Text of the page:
Piracy is alive and well in the warm, clear waters surrounding the Florida Keys. It is not a classic style of piracy as was once perpetrated by Blackbeard, Calico Jack Rackham and the like, but, as is the case with every act of piracy, it involves crime on the high seas (or under the high seas).
In the 1950s, 1960s and 1970s, the attitude held by treasure hunters scouring the Atlantic shallows in search of gold and glory was not generally considered environmentally friendly. Once the whiff of treasure permeated the senses of the salvors, no stone, coral reef or seagrass meadow was left unmarred — by use of crowbars and dynamite when necessary. It wasn’t just treasure hunters; there were also those profiting from the souvenir trade, harvesting coral from the reef.
Martin Meylach, a treasure hunter who also worked for the souvenir trade, wrote in his book, “Diving to a Flash of Gold,” “At Looe Key, we dropped anchor over a forest of staghorn coral. Below, the trees looked upward from the reef in clumps, each tree a full five feet across. The things were unbelievably fragile, their petals ready to crack like eggshells. It was a job of brute strength to steady each tree and chip it free at the base with a chisel-pointed crowbar.”
Fortunately for the local waters, the government stepped in and began to make efforts to bolster the health and safety of the Florida Reef. In 1975, the Key Largo National Marine Sanctuary was established, followed by the Looe Key National Marine Sanctuary in 1981. A significantly wider net of protection was cast with the designation of the Florida Keys National Marine Sanctuary on Nov. 16, 1990.
Today, sanctuary boundaries cover 2,900 square nautical miles, stretching from the Biscayne National Park boundary to the Dry Tortugas, some 70 miles southwest of the Conch Republic’s southernmost city.
Where once upon a time, men like Art McKee – considered the father of modern treasure hunting – paid the state $100 a year to hold claim over a wreck site, it was no longer possible to legally search the Atlantic shallows, spot a promising site, drop anchor and dig on a suspected shipwreck. For treasure hunters and those working in the souvenir trade, the designation of the sanctuary effectively drew a line in the sand.
The policy change has remained a point of contention between treasure hunters and those charged with protecting natural and cultural resources. The sanctuary did not outlaw the work of salvors in Florida Keys waters. Rather, they required the salvors to apply for permits issued by sanctuary officials.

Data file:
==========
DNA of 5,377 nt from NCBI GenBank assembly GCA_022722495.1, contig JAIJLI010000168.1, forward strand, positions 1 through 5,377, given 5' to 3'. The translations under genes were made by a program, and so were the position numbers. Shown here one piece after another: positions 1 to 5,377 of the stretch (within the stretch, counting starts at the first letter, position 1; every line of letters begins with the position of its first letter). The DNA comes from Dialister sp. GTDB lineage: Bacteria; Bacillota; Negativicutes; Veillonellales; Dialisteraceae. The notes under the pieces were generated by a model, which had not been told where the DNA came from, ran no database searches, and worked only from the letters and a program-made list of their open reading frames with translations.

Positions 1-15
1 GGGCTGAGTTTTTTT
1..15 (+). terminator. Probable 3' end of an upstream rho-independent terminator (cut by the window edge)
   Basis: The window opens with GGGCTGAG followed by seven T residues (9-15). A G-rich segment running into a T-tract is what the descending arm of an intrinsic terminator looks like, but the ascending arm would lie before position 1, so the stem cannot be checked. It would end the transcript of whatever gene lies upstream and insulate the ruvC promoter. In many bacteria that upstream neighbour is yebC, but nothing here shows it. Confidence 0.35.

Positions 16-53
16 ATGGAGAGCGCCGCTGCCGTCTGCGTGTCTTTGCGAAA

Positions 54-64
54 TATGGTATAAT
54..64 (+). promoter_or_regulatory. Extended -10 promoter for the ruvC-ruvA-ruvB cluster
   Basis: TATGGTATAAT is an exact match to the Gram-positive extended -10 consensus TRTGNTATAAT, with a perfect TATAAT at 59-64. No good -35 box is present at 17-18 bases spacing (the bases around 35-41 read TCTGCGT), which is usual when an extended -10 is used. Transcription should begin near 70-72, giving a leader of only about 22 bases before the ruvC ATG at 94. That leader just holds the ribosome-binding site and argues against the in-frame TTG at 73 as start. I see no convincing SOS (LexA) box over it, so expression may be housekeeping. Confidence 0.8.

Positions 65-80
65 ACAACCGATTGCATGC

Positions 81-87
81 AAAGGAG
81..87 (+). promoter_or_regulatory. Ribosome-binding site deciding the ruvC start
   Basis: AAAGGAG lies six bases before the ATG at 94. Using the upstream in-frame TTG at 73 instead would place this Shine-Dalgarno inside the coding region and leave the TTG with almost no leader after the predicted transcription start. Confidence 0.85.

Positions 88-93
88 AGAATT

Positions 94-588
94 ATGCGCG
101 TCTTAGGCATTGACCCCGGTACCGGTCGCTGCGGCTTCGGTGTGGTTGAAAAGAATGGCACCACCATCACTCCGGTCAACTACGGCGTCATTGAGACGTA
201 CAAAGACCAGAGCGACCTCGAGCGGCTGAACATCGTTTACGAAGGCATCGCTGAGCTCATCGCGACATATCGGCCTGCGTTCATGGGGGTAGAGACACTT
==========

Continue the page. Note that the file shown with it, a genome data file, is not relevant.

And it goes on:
Salvors can apply for two kinds of permits; the National Oceanic and Atmospheric Administration (NOAA) and the state of Florida review both.
The first, a survey and inventory permit, allows non-intrusive surveys to search for or document a site.
The second kind of permit, a research and recovery permit, is considered after all the necessary surveys, inventories and required reports are submitted to the sanctuary and reviewed. Still, even after each of the sanctuary’s conditions have been met to qualify for the more intrusive research and recovery permit, there is no guarantee the application will be granted.
And this is where the piracy comes into play. Some people out in the sanctuary waters have foregone the permit process and are actively hunting treasure — whether that treasure is of a historical nature or one of silver and gold is a moot point. While I was still working as a curator for a local museum, people would offer artifacts they had found while diving out at the reefs, hoping they could be displayed. Some of them are on display — even two Spanish reales, a unit of currency. However, unless those artifacts had been recovered prior to the establishment of the sanctuary, I was not going to display them publicly.
This week, next week and every week, when the weather cooperates, people will be out on the reef looking for shipwrecks and the histories and mysteries they may contain. Those doing the hunting, and sometimes the spoils that have been recovered, are not infrequently shared on social media, which, in my opinion, is tantamount to flying a pirate flag.
As someone who loves these local histories, the harm is that when these artifacts are brought to the surface and pirated away, they become lost (in best-case scenarios) to private collections where only a select few can appreciate them. In worst-case scenarios, the artifacts are not documented, lose their provenance, are not properly stored and cared for and become lost, damaged or ruined.
Searching through suspected shipwreck sites and removing artifacts also alters ecosystems that have developed, in some cases, over hundreds of years. Like everything, the subject is certainly nuanced, and working at the museum for eight years, I listened to arguments from both sides. Also, the sanctuary is a massive area and about as difficult to police as lobster poachers taking way beyond their limit during the lobster mini-season — which is not an invitation for people to go out on the water and act like pirates or to ignore the bag limits on lobster.
Like it or not, working the reef line for sunken ships is not what it was back in the silver-golden years when Art McKee rediscovered the 1733 fleet. While it might have been a bit of a Wild West situation back in the day, and the crews of competing treasure hunters occasionally drew pistols and other armaments on each other, at least it is (hopefully) less so today.